Pew Center Poll Shows 17-Point Swing For Kerry/Edwards In Battleground States
The latest Pew Center poll, with a very large sample I might add, shows that Kerry/Edwards have done very well lately in the battleground states.
The latest survey by the Pew Research Center for the People and the Press, conducted July 8-18 among 2,009 adults (1,568 registered voters), shows that while the race remains tight, Kerry has made a notable improvement in his standing in the battleground states. Kerry currently holds a small 47%-41% edge in these states; last month, Bush was ahead by 11 points (49%-38%).
Read that again, and note the swing from an eleven-point deficit to a six-point lead in one month in battleground states, and this is before the convention.
But beyond the battleground states, the Democrats are doing better on the issues than the GOP.
Since September 2002, prior to the midterm election, the Democrats have moved from a tie on dealing with the economy to a 12-point lead (46%-34%), and eliminated the GOP's 10-point edge on foreign policy. Democrats also are running about even with the Republicans on making wise decisions about Iraq (40% Democrat/ 38% Republican); in October 2002, the GOP held a 16-point advantage on handling Iraq.
At the same time, the Democrats have retained – or in some cases reasserted – their advantage on domestic issues. The Democrats continue to lead by wide margins on health care and the environment. And education once again has become a strong suit for the Democrats; by 45%-29%, the public believes Democrats can do a better job of improving the educational system. This marks a change from early in Bush's administration, when the president's strong focus on education helped the Republicans to neutralize the Democrats' advantage on this issue.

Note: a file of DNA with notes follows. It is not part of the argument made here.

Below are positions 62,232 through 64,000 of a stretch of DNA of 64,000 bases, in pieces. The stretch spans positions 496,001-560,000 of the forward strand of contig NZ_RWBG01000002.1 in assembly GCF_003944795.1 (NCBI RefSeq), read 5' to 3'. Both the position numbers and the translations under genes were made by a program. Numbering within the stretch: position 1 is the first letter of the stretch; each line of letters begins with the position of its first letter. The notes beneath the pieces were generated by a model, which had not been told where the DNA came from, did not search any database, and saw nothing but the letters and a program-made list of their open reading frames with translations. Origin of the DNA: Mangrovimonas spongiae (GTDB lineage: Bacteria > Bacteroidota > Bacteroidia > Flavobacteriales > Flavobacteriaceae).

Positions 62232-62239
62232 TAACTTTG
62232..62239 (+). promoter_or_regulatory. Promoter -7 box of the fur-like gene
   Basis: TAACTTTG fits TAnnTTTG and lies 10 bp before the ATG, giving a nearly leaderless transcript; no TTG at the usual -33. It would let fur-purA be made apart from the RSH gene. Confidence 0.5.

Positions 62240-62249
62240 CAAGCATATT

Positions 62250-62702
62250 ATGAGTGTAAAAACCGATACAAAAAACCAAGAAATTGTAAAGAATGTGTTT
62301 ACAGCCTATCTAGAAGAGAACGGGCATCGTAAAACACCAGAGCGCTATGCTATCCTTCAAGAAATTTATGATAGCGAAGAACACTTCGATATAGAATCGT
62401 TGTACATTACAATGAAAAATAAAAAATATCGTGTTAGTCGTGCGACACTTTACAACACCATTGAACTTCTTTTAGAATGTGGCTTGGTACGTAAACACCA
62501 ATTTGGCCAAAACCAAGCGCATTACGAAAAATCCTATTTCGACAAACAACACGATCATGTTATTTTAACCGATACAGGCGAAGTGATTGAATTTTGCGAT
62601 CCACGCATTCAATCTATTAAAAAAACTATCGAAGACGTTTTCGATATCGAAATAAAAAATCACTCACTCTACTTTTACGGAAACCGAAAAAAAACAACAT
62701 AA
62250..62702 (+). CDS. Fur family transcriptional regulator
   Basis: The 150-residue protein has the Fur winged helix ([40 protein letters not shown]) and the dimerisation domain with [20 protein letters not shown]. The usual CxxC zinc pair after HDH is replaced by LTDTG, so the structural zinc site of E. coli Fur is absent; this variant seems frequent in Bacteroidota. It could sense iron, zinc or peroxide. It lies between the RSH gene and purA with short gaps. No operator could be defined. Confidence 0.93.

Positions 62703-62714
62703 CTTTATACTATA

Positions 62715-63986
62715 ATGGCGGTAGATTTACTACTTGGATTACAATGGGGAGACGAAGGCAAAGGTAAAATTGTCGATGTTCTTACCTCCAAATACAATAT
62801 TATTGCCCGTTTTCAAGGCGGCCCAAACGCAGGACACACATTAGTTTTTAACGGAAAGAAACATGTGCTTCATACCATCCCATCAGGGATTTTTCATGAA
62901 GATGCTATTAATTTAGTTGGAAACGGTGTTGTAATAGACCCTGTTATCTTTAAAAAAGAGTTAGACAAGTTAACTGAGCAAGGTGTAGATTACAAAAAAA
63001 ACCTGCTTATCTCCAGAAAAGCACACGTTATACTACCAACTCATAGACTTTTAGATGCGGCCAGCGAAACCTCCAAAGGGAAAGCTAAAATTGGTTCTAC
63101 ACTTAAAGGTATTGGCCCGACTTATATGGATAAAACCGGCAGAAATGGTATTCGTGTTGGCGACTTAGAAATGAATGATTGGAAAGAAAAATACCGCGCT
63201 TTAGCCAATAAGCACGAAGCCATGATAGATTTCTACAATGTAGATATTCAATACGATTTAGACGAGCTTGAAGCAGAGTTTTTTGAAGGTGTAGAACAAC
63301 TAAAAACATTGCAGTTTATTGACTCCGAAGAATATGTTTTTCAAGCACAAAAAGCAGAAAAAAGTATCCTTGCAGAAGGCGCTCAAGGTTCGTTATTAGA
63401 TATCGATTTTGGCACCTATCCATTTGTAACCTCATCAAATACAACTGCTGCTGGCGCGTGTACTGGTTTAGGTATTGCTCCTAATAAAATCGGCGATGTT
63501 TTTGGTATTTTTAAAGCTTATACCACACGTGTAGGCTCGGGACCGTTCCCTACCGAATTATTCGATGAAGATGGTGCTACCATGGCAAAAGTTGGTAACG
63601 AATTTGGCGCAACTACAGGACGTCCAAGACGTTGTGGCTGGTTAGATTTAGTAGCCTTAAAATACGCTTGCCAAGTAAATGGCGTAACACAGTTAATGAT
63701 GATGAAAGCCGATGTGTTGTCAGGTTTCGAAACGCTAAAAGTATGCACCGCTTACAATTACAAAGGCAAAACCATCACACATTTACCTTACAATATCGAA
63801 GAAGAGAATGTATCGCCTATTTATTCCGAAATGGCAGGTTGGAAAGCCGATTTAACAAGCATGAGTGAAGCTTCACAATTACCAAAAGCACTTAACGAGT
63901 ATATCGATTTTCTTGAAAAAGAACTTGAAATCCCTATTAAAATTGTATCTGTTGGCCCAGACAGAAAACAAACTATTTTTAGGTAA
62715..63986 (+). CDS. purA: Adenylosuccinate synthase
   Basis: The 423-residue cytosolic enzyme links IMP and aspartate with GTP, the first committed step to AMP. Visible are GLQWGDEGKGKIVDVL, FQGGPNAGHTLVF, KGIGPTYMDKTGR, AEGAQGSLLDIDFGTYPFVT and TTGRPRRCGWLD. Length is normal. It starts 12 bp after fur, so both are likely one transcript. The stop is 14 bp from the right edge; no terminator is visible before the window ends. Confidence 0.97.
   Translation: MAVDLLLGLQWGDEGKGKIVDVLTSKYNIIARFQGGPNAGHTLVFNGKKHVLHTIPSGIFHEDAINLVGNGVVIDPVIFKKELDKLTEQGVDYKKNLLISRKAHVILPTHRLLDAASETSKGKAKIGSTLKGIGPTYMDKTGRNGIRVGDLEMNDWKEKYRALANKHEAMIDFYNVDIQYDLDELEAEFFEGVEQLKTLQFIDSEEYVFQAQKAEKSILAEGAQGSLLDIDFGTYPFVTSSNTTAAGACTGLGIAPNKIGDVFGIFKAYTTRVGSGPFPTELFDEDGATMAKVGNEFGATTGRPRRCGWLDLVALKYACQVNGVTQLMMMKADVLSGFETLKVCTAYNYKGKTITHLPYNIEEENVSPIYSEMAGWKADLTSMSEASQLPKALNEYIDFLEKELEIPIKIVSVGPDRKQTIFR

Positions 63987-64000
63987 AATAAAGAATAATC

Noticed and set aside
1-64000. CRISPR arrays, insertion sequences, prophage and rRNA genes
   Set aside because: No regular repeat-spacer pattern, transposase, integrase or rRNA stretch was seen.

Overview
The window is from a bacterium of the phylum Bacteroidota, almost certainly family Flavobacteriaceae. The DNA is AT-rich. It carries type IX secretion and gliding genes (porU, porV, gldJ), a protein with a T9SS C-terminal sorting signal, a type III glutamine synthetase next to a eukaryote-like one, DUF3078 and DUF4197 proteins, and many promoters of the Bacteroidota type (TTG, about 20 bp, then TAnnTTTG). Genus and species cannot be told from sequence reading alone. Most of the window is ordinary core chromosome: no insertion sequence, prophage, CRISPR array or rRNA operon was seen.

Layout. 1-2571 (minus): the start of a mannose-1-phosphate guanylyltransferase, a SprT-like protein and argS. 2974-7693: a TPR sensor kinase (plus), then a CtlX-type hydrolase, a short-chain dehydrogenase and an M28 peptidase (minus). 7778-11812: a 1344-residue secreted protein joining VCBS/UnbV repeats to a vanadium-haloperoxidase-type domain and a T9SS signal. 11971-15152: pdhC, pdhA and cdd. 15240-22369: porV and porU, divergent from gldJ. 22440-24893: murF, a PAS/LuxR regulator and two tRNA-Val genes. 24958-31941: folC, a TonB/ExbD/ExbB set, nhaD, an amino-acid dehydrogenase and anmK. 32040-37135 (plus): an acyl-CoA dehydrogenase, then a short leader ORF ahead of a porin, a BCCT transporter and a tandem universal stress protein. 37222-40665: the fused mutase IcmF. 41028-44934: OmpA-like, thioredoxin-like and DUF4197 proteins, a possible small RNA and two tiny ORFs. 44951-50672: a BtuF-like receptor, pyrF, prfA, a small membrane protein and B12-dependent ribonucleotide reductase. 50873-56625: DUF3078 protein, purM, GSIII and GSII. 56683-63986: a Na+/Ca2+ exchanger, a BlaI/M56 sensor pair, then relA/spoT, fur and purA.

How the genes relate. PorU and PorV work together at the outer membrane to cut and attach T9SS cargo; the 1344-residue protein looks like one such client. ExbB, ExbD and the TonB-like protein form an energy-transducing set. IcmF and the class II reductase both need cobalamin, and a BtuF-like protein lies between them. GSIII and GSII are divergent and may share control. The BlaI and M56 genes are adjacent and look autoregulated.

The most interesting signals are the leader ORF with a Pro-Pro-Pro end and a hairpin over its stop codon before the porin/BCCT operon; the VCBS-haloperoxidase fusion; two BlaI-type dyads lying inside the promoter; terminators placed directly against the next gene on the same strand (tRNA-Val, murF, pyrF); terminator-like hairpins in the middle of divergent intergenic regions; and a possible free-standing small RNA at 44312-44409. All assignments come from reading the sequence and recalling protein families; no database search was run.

And here is one delicious outcome in this poll: after years of the GOP telling us during the Clinton years that they would be better at returning morality to public life, it only took three years of George W. Bush for the GOP to squander that issue against the Democrats.
The Democratic Party also has achieved gains on the issue of improving morality. Republicans had maintained a solid lead on this issue from the mid-1990s through the first two years of the Bush presidency. In January 2001, as Bush took office, the GOP enjoyed a 23-point advantage over the Democrats on the question of which party could do a better job of improving morality in this country. A year later, the Republicans held an 11% point advantage on this issue. Today, the public is evenly divided over which party can provide stronger moral leadership – 37% choose the Republicans, 35% say the Democrats.
How much fun is it for Karl to find out that Kerry/Edwards have higher favorability ratings that Bush or Cheney after blowing $100 million to drag the Democrats down?